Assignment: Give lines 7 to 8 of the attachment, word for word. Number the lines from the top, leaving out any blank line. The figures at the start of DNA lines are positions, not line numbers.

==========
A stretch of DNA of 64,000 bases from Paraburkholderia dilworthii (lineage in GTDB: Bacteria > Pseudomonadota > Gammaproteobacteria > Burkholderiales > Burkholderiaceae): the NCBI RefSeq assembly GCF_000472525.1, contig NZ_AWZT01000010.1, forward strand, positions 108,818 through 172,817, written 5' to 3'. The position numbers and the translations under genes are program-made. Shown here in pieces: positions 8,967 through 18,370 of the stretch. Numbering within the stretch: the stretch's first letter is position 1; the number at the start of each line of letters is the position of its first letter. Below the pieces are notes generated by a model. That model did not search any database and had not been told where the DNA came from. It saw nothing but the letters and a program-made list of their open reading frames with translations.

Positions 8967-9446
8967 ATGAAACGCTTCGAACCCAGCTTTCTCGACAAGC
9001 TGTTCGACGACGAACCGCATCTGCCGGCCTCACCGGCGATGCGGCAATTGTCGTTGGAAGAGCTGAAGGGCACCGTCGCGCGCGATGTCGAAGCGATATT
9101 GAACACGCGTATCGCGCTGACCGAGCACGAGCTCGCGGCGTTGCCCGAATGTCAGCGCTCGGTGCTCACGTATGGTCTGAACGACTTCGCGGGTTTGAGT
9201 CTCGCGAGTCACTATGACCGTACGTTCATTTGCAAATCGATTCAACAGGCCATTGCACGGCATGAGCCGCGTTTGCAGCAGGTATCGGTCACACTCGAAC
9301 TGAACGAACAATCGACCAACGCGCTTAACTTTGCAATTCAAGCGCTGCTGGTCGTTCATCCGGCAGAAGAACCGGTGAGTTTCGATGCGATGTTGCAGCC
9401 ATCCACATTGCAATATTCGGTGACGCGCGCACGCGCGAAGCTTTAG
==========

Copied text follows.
9301 TGAACGAACAATCGACCAACGCGCTTAACTTTGCAATTCAAGCGCTGCTGGTCGTTCATCCGGCAGAAGAACCGGTGAGTTTCGATGCGATGTTGCAGCC
9401 ATCCACATTGCAATATTCGGTGACGCGCGCACGCGCGAAGCTTTAG